MedGen UID:
767287
Concept ID:
C3554373
Disease or Syndrome
6.

Bardet-biedl syndrome 21

BBS21 is an autosomal recessive ciliopathy characterized by obesity, postaxial polydactyly, retinal degeneration, and mild cognitive impairment (Heon et al., 2016; Khan et al., 2016). For a general phenotypic description and a discussion of genetic heterogeneity of Bardet-Biedl syndrome, see BBS1 (209900). [from OMIM]

MedGen UID:
1374358
Concept ID:
C4319932
Disease or Syndrome
7.

X-linked central congenital hypothyroidism with late-onset testicular enlargement

Central hypothyroidism and testicular enlargement (CHTE) is characterized by central hypothyroidism, delayed pubertal testosterone rise, adult macroorchidism, variable prolactin deficiency, and occasional transient partial GH deficiency. Some carrier females also exhibit central hypothyroidism and mild prolactin deficiency. Inter- and intrafamilial variability has been observed (summary by Joustra et al., 2016). [from OMIM]

MedGen UID:
763877
Concept ID:
C3550963
Disease or Syndrome
8.

Motor developmental delay due to 14q32.2 paternally expressed gene defect

Temple syndrome is a short stature disorder of imprinting. The cardinal features are low birth weight, hypotonia and motor delay, feeding problems early in life, early puberty, and significantly reduced final height. Facial features include a broad forehead and short nose with a wide nasal tip, and the majority of patients have small hands and feet. However, many of the clinical features are nonspecific, making diagnosis difficult. In addition, isodisomy may uncover recessive disorders, which may influence the phenotype in maternal uniparental disomy of chromosome 14 (UPD14mat) cases (summary by Ioannides et al., 2014). [from OMIM]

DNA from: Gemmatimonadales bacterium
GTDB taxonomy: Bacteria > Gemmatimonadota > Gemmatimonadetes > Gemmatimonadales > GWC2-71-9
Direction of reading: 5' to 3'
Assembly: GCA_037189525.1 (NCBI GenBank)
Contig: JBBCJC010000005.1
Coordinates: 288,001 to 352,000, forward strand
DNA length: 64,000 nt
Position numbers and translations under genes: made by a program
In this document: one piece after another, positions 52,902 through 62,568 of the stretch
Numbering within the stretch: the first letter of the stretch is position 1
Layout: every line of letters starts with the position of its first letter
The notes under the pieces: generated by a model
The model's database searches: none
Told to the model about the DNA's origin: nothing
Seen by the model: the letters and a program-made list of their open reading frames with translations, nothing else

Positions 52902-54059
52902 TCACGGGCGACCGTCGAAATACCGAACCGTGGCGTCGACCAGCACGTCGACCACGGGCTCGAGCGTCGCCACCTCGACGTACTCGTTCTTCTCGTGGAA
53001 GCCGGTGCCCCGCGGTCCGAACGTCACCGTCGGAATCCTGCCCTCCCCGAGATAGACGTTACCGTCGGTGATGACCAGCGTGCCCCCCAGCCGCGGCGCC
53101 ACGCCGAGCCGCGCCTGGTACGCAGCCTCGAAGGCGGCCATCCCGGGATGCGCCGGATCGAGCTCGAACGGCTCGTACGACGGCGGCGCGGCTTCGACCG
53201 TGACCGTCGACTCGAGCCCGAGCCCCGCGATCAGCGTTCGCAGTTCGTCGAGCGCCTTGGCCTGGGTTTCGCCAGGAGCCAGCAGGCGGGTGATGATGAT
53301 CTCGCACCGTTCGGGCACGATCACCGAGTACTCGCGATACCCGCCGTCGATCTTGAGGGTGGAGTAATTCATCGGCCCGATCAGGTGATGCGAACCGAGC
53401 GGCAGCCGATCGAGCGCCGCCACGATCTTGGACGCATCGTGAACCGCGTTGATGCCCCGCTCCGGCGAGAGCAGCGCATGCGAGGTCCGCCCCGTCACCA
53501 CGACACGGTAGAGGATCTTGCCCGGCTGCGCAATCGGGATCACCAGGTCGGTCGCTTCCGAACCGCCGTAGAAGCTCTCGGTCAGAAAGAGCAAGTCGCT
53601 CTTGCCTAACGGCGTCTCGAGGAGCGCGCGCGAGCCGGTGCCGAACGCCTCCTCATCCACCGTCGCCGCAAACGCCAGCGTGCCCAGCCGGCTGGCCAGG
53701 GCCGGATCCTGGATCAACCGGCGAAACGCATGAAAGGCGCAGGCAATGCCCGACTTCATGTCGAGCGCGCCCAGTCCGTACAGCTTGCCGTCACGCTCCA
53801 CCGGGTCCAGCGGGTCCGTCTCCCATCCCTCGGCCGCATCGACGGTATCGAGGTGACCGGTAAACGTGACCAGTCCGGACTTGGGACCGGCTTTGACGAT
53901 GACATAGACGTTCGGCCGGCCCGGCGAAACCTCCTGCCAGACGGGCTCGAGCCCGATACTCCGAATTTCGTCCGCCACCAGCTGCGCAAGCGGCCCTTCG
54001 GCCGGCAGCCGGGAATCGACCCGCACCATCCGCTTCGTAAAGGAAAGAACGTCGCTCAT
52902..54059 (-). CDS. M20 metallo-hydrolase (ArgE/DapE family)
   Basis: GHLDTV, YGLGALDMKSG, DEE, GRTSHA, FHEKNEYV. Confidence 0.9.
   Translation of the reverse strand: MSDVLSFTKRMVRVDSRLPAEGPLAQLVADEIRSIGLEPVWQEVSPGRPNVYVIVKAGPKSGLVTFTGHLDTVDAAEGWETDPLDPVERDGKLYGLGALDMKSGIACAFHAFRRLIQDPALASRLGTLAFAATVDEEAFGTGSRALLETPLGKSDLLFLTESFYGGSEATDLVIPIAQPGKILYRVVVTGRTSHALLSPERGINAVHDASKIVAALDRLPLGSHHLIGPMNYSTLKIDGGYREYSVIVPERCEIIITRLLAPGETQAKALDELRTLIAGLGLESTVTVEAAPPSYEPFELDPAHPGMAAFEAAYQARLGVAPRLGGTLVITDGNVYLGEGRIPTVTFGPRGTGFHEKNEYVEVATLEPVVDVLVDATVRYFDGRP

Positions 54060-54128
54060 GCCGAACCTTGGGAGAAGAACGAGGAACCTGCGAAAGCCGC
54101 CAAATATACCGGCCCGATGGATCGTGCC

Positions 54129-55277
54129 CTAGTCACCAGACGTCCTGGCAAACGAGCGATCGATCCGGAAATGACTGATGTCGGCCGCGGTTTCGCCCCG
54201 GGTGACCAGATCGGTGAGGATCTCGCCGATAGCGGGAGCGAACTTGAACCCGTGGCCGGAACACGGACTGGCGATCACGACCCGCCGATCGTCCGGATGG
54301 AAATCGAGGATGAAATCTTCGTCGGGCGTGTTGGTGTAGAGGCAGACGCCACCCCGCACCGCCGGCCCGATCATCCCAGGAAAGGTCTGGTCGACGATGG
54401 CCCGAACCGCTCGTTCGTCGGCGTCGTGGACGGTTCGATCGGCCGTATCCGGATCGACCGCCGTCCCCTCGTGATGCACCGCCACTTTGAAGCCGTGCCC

MedGen UID:
863995
Concept ID:
C4015558
Disease or Syndrome
9.

Intellectual disability, autosomal dominant 52

MedGen UID:
1615839
Concept ID:
C4540478
Mental or Behavioral Dysfunction
10.

Developmental delay with or without intellectual impairment or behavioral abnormalities

Developmental delay with or without intellectual impairment or behavioral abnormalities (DDIB) is an autosomal dominant disorder with a nonspecific phenotype of developmental delay. Additional features may include neonatal feeding problems, hypotonia, and dysmorphic facial features (Dulovic-Mahlow et al., 2019; van Woerden et al., 2021). [from OMIM]

MedGen UID:
1794214
Concept ID:
C5562004
Disease or Syndrome
11.

Intellectual developmental disorder, X-linked 108